TIPS

TIPS

Techniques when using stripping tools

Damaging inner materials when stripping any layer of the cable, is a ticking time-bomb.   A fiber which has been scratched on the outer diameter may indeed function perfectly well for some time. Stress points from which cracks in the glass can propagate over time,...

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Aramid yarns and Good stripping techniques

Aramid yarns.  These strength members are also known by the trade name Kevlar®).   They provide tensile strength to the finished cable assembly (they are crimped to the connector body, so that any pull stress applied to the cable after it is connectorized will be...

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End-face quality and cleanliness

Fiber end-face defects (scratches, pits, cracks) and particle contamination have a direct impact on the performance of the connector, which contributes to poor IL/RL. Any irregularity that impedes light transmission from one fiber to the other will negatively affect...

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Reproducibility Tip

As we all know, the internal temperature of the deposition tube is what matters, since the reaction is occurring on the inside. However, the process pyrometer is reading the external temperature. SG Controls offers a diameter control system, which controls and...

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Polishing FAQs and what we do not recommend

Polishing information and what we do not recommend Can you polish successful dry – with no lubricant? Some fiber optic cable assembly houses do, but I do not recommend this. Certain fiber optic applications require continuous flow of water: one or two drops a second....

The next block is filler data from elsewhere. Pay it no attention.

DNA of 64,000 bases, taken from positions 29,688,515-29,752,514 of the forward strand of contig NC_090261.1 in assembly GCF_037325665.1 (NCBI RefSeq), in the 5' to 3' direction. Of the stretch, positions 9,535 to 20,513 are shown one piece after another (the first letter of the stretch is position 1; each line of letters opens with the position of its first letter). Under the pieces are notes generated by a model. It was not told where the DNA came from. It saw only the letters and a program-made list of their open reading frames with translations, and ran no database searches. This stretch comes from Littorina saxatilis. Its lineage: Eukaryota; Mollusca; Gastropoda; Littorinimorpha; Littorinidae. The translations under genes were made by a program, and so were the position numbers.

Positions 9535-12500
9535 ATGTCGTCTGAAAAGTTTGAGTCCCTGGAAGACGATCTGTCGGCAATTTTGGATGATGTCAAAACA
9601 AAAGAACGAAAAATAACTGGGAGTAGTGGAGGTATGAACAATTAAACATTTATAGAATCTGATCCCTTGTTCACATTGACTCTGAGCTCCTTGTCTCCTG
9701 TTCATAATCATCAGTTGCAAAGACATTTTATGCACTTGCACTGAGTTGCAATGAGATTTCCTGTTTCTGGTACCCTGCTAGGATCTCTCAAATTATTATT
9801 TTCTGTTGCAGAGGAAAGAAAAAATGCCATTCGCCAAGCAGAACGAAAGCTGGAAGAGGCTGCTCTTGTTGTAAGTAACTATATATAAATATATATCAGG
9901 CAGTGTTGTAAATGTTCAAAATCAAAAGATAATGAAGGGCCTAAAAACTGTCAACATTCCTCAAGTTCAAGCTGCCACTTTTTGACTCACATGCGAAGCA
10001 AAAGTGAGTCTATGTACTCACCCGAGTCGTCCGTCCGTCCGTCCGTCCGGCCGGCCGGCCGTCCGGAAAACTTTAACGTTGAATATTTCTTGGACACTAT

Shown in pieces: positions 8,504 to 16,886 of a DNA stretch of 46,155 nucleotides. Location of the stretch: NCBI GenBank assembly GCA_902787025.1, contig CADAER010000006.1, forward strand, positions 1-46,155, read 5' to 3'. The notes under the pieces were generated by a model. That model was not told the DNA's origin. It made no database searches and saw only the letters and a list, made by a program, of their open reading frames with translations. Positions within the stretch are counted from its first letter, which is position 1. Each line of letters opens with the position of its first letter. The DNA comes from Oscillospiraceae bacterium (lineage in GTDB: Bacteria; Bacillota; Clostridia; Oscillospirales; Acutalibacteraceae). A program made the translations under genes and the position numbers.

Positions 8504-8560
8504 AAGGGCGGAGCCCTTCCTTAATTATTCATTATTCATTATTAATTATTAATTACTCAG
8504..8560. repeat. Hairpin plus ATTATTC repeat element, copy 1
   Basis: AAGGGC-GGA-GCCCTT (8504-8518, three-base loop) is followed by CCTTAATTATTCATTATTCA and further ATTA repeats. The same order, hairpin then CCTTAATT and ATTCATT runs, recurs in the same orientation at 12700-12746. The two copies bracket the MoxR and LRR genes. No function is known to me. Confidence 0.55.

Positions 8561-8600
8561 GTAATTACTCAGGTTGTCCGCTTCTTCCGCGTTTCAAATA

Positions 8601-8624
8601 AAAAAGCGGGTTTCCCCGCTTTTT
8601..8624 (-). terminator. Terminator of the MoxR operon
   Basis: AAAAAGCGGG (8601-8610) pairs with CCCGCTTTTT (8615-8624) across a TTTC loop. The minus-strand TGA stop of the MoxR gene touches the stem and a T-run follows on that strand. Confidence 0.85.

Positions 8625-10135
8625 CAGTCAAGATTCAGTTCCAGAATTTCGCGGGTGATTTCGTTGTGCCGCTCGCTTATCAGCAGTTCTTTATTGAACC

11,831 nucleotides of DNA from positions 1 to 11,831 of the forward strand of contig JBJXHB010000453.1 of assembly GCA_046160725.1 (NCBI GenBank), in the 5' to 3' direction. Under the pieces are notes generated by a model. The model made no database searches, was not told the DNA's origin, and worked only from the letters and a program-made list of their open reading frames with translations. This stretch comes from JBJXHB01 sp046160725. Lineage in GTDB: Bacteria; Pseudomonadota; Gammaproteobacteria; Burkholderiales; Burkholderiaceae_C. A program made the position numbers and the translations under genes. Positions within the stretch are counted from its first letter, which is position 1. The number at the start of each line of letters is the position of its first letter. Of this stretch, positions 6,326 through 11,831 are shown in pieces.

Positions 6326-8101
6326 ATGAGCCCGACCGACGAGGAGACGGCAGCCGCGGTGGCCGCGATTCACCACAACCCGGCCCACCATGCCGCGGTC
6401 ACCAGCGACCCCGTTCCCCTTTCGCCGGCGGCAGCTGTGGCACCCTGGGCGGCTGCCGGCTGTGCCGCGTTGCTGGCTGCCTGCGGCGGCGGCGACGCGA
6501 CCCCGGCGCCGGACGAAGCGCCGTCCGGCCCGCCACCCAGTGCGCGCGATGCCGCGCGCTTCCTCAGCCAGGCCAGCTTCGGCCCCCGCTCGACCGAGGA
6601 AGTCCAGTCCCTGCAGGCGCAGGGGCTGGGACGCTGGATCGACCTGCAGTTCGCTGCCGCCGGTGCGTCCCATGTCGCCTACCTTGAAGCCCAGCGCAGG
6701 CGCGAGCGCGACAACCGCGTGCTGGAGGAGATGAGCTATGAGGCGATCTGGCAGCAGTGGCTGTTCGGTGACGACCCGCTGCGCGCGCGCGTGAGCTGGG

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Refractive index importance

Refractive index is a measure of how light propagates through a material.  The higher the refractive index the slower the light travels, which causes a correspondingly increased change in the direction of the light within the material.  What this means for...

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Scratches and final film

When scratches appear after using the final film, this typically relates back to earlier operational steps. It’s important to isolate and correct problematic issues throughout the assembly process. At Fiber Optic Center, we developed the ÅngströmLap Final Polish...

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Crimping process steps require checklists

Even for a seemingly straightforward process step such as crimping, you need to have good manufacturing procedures, the right tools, good-quality components, and well-trained operators. We encourage you to call Fiber Optic Center if you have questions. We’re here to...

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If you use too much water and flood the platen

If you use too much water and flood the platen If too much water is applied, you’ll risk overflow and flooding the platen. Liquid can seep underneath the rubber (or glass) pad and start slipping, and that’s a risk you want to avoid at all costs. Thankfully, today’s...

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Refractive index is a measure

Refractive index is a measure of how light propagates through a material.  The higher the refractive index the slower the light travels, which causes a correspondingly increased change in the direction of the light within the material.  What this means for lenses is...

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IL @ 1550 higher than 1310

IL @ 1550 higher than 1310 A connector, or an entire product design, showing a significantly higher Insertion Loss at 1550 than at 1310 indicates the likely presence of a stress point on the fiber somewhere in the cable assembly—most likely a fiber bend that exceeds...